In 1968 a committee at Harvard Medical School recommended that brain death be the standard definition, and came up with criteria for assessing it. In 1981 America drew on this report in the Uniform Determination of Death Act, which suggests states use brain death as the definition, and that it can be determined either by the end of the heartbeat and breath, or by permanent damage to the whole brain. Most Western countries followed suit.

Mind over matter

There are three reasons why policymakers and most doctors have focused on the brain. One is that Western philosophy sees a distinction between mind and body. And while in other cultures the heart is often viewed as the central organ, Western societies emphasise the importance of the mind, for which the brain is used as a proxy. Bioethicists argue that using brain death as the standard definition values what is unique about humans.

The second consideration is the cost of keeping a person on life support. Stretched health services do not want to spend money on what some consider to be “aerating corpses”. The hospital treating Mr Ouanounou reckoned it had, at the time of the injunction, spent C$500,000 ($400,000) on his treatment.

The final reason is to facilitate organ transplants. In Britain 1,332 people died in 2016 due to a lack of an organ donor; in America the figure is more than 7,000 (the two countries measure the tally in different ways). More organs can be used from a donor who is dead according to brain criteria than after cardio-respiratory failure.

In some countries it is openly recognised that a shortage of organs is a consideration in the use of brain death. This stokes fears that people will be determined brain-dead so that their kidneys, liver or heart can be used in a transplant operation. It also helps explain why Japan continues to rely on cardio-respiratory death, says Mr Kimura. In a famous case in 1968 a doctor in Sapporo, on the northernmost island of Hokkaido, carried out one of the world’s first heart transplants. It was applauded until some questioned whether the donor had been pronounced brain-dead prematurely.

Facing a severe shortage of organs, Japan in 1997 tried to find a middle ground by enacting a law allowing those who clearly express their wish to be a donor to be declared dead when their brains shut down. India’s organ-transplant law of 1994 specifies that death can be determined by a dead brainstem. But that has caused confusion about how to define the death of non-donors, notes Sunil Shroff of the Mohan Foundation, an NGO that promotes organ donation. Other laws dealing with death refer to it as the end of all evidence of life. It is not clear whether that means the brainstem or something broader.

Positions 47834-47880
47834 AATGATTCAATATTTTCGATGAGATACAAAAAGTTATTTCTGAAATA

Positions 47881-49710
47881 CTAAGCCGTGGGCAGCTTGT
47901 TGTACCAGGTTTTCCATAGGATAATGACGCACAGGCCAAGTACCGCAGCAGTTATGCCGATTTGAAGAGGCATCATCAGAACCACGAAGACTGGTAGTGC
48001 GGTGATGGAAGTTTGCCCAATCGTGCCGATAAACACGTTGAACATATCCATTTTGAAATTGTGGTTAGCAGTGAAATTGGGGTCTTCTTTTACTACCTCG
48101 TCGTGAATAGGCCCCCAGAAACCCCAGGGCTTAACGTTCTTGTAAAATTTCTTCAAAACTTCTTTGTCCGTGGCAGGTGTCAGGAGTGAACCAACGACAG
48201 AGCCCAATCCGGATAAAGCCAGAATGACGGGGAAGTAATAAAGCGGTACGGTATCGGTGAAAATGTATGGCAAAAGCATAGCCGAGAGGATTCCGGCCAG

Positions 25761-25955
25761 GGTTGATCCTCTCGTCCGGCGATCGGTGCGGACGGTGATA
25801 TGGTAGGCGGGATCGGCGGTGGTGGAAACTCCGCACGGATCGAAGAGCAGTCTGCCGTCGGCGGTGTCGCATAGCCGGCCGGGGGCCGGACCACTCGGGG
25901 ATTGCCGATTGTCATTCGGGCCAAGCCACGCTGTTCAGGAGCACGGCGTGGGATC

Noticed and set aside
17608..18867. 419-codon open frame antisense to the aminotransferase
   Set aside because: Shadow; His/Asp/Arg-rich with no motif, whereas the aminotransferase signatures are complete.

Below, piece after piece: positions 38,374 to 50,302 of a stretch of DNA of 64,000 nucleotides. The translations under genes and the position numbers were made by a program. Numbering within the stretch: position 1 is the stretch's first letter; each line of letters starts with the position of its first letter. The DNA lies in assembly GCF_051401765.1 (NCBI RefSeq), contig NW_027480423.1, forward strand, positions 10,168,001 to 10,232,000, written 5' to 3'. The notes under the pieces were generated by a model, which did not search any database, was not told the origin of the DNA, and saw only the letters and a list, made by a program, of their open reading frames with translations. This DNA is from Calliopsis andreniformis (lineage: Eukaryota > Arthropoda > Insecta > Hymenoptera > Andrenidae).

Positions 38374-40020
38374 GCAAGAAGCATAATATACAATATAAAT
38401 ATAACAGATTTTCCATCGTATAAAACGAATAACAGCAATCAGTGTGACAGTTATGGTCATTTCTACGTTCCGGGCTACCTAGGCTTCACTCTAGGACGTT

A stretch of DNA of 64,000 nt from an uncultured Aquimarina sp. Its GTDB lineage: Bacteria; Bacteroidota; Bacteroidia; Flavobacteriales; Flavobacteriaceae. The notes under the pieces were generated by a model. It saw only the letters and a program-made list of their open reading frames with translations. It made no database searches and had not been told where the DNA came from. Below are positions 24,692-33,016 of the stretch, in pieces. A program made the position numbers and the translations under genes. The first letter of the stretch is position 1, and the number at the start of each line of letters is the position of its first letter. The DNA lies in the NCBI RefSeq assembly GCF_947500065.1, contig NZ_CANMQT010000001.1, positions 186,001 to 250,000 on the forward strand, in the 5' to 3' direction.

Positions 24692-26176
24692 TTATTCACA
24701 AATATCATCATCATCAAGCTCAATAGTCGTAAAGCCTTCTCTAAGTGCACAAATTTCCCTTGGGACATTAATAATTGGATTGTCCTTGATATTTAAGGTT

A problem with using whole-brain death as the definition is that it is increasingly apparent that many people declared dead on this basis do not show the permanent cessation of functioning of every aspect of the brain, says Dr Ross. The hypothalamus may continue to secrete hormones, for example. That is one of the arguments being made in the case of Jahi McMath, a bubbly American teenager until a simple operation went wrong. Her family dispute the hospital’s assessment, made in 2013, that she is brain-dead, pointing to the fact she is menstruating, which is neurologically regulated.

Other critics of the status quo support the principle of using the brain-death standard, but worry about how it is applied. They point out that it can leave doctors a lot of room for interpretation. Defenders of the use of brain-death criteria retort that such problems can usually be resolved. Countries can clearly define death in law, in line with medicine’s ability to diagnose it, so there is less room for abuse or doctors’ personal judgments.

But the fundamental challenges to the definition are about whether the brain should be the key component of death. Often this is down to religious belief. Unlike in the past, when Jews were declared dead by a rabbi who would use a feather or mirror to detect when the final breath had left the body, today most Jews accept brain death. But Orthodox sects consider this wrong. Some Muslims hold similar beliefs. Another current case in Canada turns in part on the Christian beliefs of Taquisha McKitty, who was declared dead last year after a drug overdose. Her family say that she believes that the soul is present so long as the heart works and she is breathing, even if only due to medical equipment.